The UCSB Women’s Center is asking for a $1.25 lock-in fee increase that would enable it to continue offering services to students, faculty and staff.

Before the increase can appear on the Spring Quarter election ballot, the center needs to collect the signatures of at least 15 percent of the student body – roughly 3,000 students. The deadline for signatures is Feb 1, and the center has collected just over half of the necessary signatures, said Sharon Hoshida, Women’s Center program director. If passed, both undergraduate and graduate students would have to pay a total of $3 per quarter, per student to the Women’s Center, which currently receives a lock-in fee of $1.75 per student, per quarter.

Hoshida said that the increase would allow the center to continue funding its existing programs, events and internships, as well as provide for the creation of new ones. Hoshida said she is working to find ways to keep the center and its programs running, despite the lack of funding.

“These budget cuts have become increasingly more critical to the functioning of our center,” she said. “With an increasing student body in the last five years, funding has decreased during a time when more services are required.”

The fee would also benefit the Resource Center for Sexual & Gender Diversity, a division of the Women’s Center.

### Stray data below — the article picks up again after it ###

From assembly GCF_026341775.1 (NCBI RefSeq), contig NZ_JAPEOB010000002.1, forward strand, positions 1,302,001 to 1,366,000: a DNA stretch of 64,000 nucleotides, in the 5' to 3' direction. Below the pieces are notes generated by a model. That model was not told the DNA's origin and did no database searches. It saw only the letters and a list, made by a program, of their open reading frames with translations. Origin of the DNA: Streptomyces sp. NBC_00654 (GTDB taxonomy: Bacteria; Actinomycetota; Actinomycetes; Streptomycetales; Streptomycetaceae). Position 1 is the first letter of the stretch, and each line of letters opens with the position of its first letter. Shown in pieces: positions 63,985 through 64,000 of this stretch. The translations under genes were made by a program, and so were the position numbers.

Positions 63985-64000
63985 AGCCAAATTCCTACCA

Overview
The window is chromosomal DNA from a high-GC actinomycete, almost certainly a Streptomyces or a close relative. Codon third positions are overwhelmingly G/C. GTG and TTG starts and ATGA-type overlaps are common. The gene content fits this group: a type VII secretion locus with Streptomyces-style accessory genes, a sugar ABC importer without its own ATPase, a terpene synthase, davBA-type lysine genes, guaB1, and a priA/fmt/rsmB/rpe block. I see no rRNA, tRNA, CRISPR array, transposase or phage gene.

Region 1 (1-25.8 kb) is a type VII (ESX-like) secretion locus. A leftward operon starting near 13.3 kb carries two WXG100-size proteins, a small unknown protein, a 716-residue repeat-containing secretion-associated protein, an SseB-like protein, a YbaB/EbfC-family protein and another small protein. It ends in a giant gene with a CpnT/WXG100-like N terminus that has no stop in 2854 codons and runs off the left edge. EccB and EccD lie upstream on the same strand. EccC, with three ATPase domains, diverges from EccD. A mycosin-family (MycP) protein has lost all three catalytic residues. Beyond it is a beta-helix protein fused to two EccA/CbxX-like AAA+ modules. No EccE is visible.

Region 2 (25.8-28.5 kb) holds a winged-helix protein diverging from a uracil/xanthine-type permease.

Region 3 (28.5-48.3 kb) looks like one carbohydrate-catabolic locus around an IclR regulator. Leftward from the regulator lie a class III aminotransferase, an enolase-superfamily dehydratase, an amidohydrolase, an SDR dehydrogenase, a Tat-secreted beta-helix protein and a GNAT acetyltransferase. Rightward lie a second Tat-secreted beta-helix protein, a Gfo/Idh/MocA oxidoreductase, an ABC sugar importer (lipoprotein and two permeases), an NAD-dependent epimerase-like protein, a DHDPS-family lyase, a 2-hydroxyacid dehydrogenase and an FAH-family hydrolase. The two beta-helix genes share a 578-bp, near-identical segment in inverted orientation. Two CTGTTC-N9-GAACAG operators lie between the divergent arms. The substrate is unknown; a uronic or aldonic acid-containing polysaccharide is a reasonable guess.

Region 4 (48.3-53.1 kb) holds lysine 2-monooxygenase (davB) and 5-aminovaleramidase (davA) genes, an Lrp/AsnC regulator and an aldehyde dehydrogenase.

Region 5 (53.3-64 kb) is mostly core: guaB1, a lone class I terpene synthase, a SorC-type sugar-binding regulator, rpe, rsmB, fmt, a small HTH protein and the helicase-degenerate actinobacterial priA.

“So far, we have already had to eliminate our assistant director position,” said Kyle Richards, the resource center’s director. “The budget decrease has hurt our operating programs and library. We used to have a scholarship that aided students who were facing financial problems due to hardships at home. That, too, has been removed.”

Hoshida said cuts to the Women’s Center budget over the last four years have resulted in a 13 percent funding drop. She said she expects another 10 percent cut by the end of this school year.

“Some of our programs, such as Students Stopping Rape and Men Against Rape, have suffered from the budget cut,” Hoshida said. “We’ve had to cut back on internships that involve leadership in these and other such programs. Other internships have been removed completely, such as student staff and library personnel.”

Meredith Ashbran, the coordinator of the Students Stopping Rape program, said she is working on plans to make up for the decrease in financial support.

“We’ve lost our assistant coordinator, who helped with meetings, internships and specialized in rape prevention,” Ashbran said. “More time is spent fundraising and less time teaching.”

Hoshida said the center also needs financial support to continue its services to university employees. Under a new California state law that recently went into effect, an entity employing more than 50 people must educate its workers about sexual assault and harassment. Hoshida said the Women’s Center agreed to train the university’s employees.

The center also provides counseling and group studies, as well as educational programs on rape prevention and gender identity.